Zalia collected the flowers from the trees in our shared garden. Her mother Domingas, fashioned them into beautiful wreaths. Members of “our” family and their kin arrived on our veranda. Two older girls each carried a basket which contained the wreaths and posies of pink flowers. Hand knitted purple doilies kept the flowers in place. Together we walked down to Raikotu beach and clambered over the cement breaks which dot the headland which borders the airport.
As the tide went out, Senyor Raphael, Daniel and I each threw a wreath into the ocean while the children threw the small posies. This laying of flowers on the ocean is in honour of my grandmother who died on the 21 July. Because she died over the oceans in another land, the Timorese conduct such a memorial at the beach rather than a cemetery. Doing so is symbolic of where the person died and the waves shall carry the flowers and thoughts of loved ones to the shores of the land they died in.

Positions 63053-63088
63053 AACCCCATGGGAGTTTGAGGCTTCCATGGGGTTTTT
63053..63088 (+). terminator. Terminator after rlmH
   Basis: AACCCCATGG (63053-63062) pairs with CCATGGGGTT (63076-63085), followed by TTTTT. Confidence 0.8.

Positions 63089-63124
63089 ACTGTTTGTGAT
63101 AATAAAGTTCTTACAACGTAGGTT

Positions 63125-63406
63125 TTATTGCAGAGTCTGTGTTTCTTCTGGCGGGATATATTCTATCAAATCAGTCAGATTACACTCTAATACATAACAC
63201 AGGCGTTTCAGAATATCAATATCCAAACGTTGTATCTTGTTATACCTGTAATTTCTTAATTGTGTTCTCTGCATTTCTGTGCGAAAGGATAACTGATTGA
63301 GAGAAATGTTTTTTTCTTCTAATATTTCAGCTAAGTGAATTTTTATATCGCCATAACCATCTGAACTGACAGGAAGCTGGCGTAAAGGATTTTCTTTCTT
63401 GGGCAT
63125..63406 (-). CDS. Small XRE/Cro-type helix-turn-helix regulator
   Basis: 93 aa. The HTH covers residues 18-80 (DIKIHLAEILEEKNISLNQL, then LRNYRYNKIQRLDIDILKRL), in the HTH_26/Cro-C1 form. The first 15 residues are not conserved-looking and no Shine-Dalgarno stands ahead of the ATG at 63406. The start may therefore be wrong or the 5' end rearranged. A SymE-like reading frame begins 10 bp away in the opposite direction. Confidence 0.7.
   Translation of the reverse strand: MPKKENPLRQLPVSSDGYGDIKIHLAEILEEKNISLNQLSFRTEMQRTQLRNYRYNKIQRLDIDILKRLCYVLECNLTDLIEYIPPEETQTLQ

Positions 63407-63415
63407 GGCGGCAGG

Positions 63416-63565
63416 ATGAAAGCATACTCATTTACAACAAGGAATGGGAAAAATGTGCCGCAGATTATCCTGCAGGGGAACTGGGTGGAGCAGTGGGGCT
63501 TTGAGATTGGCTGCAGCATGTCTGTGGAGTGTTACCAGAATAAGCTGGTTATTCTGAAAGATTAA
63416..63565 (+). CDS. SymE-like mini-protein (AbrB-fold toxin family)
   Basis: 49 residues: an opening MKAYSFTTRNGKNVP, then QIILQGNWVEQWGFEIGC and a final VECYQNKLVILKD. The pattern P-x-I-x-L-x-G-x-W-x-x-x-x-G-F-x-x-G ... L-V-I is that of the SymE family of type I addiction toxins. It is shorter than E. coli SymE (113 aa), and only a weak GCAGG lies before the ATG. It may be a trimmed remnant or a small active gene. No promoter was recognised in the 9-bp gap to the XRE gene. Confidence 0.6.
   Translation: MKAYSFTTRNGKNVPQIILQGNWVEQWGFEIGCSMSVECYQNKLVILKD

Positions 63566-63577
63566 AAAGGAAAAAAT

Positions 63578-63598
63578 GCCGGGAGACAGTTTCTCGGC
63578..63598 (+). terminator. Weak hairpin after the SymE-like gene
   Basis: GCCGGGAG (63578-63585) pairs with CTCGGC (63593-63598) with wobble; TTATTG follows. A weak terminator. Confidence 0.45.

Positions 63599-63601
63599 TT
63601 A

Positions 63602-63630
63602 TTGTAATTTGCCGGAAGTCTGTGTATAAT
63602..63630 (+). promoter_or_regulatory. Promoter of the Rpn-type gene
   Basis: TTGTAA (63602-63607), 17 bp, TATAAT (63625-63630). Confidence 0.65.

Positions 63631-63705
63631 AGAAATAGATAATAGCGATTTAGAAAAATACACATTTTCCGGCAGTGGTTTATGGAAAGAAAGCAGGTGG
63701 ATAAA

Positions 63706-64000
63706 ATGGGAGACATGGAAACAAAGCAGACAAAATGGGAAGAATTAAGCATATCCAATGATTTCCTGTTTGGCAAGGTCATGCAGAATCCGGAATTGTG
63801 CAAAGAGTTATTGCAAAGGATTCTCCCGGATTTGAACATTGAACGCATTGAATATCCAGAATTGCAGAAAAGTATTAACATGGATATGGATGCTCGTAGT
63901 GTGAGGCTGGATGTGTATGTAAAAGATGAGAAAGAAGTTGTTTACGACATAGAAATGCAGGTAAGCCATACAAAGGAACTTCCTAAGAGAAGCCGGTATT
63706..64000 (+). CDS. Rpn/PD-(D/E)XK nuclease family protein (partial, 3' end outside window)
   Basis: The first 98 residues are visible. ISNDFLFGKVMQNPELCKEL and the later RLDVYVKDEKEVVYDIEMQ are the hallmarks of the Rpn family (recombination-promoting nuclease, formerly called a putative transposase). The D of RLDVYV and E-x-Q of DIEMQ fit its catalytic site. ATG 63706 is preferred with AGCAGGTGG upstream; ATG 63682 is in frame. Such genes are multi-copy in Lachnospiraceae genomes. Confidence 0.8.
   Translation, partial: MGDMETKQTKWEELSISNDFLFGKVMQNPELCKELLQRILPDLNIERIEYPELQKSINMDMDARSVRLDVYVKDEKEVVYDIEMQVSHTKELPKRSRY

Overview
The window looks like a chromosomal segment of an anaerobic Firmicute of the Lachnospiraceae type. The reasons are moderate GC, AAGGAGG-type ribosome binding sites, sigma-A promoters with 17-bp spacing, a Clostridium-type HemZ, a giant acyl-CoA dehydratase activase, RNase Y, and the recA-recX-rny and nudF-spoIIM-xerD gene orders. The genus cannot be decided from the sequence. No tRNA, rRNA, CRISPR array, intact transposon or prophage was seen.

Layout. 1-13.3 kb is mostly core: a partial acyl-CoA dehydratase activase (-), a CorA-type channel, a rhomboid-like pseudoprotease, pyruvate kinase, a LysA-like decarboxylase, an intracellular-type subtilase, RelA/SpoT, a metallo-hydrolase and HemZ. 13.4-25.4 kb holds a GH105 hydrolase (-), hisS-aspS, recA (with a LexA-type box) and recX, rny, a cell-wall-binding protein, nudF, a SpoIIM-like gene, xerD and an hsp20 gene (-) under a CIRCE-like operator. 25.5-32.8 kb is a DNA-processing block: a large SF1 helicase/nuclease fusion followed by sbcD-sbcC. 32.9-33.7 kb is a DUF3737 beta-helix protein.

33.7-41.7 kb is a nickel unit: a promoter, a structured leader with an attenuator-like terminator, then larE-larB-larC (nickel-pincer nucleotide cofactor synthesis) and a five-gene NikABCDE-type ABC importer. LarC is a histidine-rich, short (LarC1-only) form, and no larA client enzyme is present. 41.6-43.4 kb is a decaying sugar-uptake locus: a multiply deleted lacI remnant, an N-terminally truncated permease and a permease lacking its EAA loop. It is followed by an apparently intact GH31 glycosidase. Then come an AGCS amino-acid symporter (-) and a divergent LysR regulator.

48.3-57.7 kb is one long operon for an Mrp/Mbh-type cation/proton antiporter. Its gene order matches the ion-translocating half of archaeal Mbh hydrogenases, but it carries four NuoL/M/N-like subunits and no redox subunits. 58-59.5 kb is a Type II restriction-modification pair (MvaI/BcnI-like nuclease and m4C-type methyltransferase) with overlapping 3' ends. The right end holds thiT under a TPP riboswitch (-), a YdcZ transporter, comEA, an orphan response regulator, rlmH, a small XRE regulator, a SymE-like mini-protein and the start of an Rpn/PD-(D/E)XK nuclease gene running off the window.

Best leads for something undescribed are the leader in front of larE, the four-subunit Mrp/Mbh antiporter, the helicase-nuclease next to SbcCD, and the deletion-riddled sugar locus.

One young woman and Senyor Raphael tried to light a bunch of small white candles, much like the ones you see in a Catholic church, but with the strong wind, it took many attempts. Finally lit, we placed them on a stone ledge to burn. Raphael said that it allowed us to remember all our grandparents who had passed on and that conducting such a ceremony was for the benefit of those who remain behind, so that they can again be at peace.

Members of "our" family and their kin with the basket of flowers for the kari aifunan down at Raikotu beach, Dili

The basket of flowers with a photo of my Nanna (centre) on her 90th birthday in February (my Aunt Jan is to the right in the photo).